The industry has welcomed the government's renewed commitment to the Pensions Bill, saying the legislation will make "pre-planning for retirement a whole lot easier".
Speaking at the House of Lords yesterday (December 19) the Queen, on behalf of the government, said measures would be brought forward to "help people save for later life".
Supporting documents outlined the Pensions Schemes Bill, which was originally announced in the October Queen's Speech.
The bill will see news rules for pension dashboards, collective defined contribution schemes and new powers for The Pensions Regulator.
It had already garnered cross-party support before being dropped as parliament was dissolved ahead of the December general election.
Gregg McClymont, director of policy at The People's Pension, said it was "good" to see the return of the Pensions Scheme's Bill while Jamie Jenkins, head of global savings policy at Standard Life, said it was "encouraging" to see the legislation return to the agenda.
The government said it would "provide a framework to support pensions dashboards", including rules that compelled pension schemes to provide accurate information to consumers. New powers for regulators would ensure the relevant schemes complied, the document said.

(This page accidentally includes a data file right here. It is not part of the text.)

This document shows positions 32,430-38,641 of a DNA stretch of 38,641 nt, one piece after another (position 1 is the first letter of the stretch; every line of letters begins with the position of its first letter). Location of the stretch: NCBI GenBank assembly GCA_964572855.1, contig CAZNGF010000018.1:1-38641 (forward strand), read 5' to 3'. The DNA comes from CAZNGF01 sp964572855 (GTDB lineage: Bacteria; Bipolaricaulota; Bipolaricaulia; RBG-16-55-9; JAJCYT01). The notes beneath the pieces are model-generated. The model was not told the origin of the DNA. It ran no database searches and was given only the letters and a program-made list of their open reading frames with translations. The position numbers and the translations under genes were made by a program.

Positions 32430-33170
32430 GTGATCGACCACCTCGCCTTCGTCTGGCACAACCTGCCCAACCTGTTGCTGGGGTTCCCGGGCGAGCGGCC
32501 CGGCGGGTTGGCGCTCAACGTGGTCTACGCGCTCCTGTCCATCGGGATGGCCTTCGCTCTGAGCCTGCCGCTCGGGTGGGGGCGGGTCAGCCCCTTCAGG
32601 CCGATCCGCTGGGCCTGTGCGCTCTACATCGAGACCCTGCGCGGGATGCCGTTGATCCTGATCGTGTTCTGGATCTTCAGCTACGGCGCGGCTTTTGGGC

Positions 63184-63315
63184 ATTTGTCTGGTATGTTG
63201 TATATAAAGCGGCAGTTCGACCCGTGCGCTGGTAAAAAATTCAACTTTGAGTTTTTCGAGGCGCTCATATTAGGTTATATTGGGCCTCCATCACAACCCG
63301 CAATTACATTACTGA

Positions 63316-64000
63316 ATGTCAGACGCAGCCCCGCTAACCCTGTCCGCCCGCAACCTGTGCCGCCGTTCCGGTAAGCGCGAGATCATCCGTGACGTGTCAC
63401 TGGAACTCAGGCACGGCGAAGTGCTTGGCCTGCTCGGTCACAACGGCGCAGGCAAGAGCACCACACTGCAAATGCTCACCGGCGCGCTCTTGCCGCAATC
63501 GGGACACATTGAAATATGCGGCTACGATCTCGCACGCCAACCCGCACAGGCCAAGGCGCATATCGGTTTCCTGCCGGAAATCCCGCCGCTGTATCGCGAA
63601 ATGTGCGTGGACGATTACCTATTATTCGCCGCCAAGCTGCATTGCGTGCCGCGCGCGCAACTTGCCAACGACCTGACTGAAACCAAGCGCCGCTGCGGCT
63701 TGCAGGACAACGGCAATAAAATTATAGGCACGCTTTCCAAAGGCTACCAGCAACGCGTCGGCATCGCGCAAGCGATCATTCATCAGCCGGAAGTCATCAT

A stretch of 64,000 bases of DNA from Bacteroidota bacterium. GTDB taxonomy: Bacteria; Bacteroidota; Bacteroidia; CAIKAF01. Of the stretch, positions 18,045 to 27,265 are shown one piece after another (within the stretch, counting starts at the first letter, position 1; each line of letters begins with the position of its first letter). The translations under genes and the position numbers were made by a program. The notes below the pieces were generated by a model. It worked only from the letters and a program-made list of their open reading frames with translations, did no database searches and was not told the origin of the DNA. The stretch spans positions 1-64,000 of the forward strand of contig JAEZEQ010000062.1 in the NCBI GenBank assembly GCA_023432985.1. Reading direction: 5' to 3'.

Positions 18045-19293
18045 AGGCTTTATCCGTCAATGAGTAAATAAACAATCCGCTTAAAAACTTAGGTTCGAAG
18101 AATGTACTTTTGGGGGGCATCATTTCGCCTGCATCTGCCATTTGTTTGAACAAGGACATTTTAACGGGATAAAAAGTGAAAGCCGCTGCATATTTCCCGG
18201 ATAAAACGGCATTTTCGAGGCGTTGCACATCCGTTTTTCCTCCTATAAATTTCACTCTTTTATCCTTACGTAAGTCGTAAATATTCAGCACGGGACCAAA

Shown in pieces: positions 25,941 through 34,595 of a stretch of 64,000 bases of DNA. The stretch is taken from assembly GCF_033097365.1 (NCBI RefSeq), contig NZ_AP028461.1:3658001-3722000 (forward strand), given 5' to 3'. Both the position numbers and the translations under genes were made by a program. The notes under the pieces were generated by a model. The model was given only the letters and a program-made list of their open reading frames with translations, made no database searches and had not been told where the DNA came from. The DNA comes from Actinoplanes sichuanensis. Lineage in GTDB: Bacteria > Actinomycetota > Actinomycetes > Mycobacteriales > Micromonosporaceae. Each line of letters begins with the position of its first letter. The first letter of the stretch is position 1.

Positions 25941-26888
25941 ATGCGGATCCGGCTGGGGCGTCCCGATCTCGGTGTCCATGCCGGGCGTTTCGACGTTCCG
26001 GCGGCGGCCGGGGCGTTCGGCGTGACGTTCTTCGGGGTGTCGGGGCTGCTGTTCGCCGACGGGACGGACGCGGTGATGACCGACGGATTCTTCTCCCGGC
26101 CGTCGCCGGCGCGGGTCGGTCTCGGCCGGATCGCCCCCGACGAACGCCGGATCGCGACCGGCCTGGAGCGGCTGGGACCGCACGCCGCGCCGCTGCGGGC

Nathan Long, senior analyst at Hargreaves Lansdown, said: "Pre-planning for retirement should get a whole lot easier as the government forces pension schemes to share member data.
"This is much needed, but the scale of the project means it looks unlikely we’ll see a dashboard until 2021 at the earliest."
The government also pledged to create a framework for the establishment, operation and regulation of CDC schemes.
These schemes differ from defined benefit pensions because they do not guarantee a certain income in retirement. Instead, CDC have a target amount they will pay out, based on a long-term, mixed risk investment plan.
They are also different from traditional defined contribution plans in that they do not produce individual pension pots. They invest the savings in a larger collective pot, which provides an income to individuals during their retirement.
Royal Mail is the first company which is looking to set up one of these plans.
Mr Jenkins said the move would provide "much needed certainty" for Royal Mail and other employers looking for a half-way house between DB and DC schemes.
The bill also sets out new powers for TPR.
Besides creating new legislation to introduce a criminal offence to punish those found to have committed wilful or grossly reckless behaviour in relation to a pension scheme, the government is giving the watchdog powers to disqualify company directors, and introduce new punitive fines.
The new rules also include powers for TPR to obtain the right information about a scheme and its sponsoring employer in a timely manner, so the watchdog can ensure that it is able to gain redress for pension schemes and members when things go wrong.
John Greer, head of retirement policy at Quilter, said: "Hopefully [the Pensions Bill] will now see its way through the relevant processes and make the introduction of pensions dashboards appear realistic.